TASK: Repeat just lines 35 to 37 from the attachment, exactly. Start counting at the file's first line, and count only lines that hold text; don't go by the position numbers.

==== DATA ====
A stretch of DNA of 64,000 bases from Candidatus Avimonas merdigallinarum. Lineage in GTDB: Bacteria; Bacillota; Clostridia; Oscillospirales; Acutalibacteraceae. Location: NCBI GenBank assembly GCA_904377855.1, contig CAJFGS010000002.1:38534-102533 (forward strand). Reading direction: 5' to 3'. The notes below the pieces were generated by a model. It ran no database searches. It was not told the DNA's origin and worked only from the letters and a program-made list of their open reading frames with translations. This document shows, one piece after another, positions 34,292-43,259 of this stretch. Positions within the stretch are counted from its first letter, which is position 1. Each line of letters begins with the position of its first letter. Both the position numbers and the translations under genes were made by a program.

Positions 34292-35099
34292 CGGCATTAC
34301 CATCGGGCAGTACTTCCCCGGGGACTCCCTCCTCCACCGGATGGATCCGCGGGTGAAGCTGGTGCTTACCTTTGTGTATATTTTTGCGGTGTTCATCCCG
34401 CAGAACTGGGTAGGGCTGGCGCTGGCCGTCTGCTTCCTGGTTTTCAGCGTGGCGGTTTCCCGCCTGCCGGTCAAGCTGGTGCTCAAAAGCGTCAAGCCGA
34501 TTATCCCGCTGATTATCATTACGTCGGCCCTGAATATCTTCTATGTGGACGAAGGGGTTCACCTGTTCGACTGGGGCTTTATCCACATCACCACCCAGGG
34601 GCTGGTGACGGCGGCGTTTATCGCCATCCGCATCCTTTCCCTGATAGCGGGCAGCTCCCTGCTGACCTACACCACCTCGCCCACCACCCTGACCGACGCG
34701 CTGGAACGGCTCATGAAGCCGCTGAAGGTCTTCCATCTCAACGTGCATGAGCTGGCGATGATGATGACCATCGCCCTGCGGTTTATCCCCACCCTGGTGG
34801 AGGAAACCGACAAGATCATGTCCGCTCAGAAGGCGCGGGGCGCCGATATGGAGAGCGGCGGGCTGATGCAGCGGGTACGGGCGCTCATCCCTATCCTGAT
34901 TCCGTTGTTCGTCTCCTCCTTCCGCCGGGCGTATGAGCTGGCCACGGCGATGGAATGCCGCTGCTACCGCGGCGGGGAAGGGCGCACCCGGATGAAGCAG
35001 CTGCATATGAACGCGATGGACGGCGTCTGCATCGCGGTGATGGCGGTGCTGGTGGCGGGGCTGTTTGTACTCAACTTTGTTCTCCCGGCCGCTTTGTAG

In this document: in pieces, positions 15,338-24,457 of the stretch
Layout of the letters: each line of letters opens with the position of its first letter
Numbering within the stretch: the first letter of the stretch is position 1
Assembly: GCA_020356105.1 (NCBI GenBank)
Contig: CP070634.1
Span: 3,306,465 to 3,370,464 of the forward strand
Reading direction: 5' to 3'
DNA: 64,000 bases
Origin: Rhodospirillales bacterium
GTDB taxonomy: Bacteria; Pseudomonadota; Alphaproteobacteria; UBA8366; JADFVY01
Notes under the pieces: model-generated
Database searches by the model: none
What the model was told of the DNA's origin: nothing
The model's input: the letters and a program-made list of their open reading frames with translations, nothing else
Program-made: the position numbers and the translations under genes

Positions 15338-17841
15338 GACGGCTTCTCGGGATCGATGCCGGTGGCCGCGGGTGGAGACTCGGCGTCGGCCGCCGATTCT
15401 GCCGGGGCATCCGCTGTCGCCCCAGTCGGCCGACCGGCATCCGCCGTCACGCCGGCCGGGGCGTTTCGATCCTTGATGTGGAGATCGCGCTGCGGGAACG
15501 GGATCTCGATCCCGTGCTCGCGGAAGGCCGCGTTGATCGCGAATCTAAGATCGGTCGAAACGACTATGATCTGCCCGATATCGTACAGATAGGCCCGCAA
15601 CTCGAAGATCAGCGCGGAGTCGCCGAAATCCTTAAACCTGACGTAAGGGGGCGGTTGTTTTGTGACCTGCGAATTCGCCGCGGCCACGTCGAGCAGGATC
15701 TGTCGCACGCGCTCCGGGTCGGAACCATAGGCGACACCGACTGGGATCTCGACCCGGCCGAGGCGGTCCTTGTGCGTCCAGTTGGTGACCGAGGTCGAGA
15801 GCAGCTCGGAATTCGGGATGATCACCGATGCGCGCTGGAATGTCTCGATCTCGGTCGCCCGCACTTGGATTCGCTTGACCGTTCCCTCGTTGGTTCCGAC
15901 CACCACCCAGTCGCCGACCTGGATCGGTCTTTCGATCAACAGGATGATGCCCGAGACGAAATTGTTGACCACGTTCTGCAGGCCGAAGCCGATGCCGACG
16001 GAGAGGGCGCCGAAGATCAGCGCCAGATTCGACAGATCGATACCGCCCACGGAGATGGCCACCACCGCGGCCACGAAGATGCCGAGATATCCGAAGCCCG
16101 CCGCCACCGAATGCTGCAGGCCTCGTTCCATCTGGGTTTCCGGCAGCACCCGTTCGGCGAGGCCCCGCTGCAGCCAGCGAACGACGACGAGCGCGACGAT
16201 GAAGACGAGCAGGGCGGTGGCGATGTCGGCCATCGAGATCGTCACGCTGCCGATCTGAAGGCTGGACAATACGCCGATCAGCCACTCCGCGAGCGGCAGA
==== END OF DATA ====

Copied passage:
16001 GAGAGGGCGCCGAAGATCAGCGCCAGATTCGACAGATCGATACCGCCCACGGAGATGGCCACCACCGCGGCCACGAAGATGCCGAGATATCCGAAGCCCG
16101 CCGCCACCGAATGCTGCAGGCCTCGTTCCATCTGGGTTTCCGGCAGCACCCGTTCGGCGAGGCCCCGCTGCAGCCAGCGAACGACGACGAGCGCGACGAT
16201 GAAGACGAGCAGGGCGGTGGCGATGTCGGCCATCGAGATCGTCACGCTGCCGATCTGAAGGCTGGACAATACGCCGATCAGCCACTCCGCGAGCGGCAGA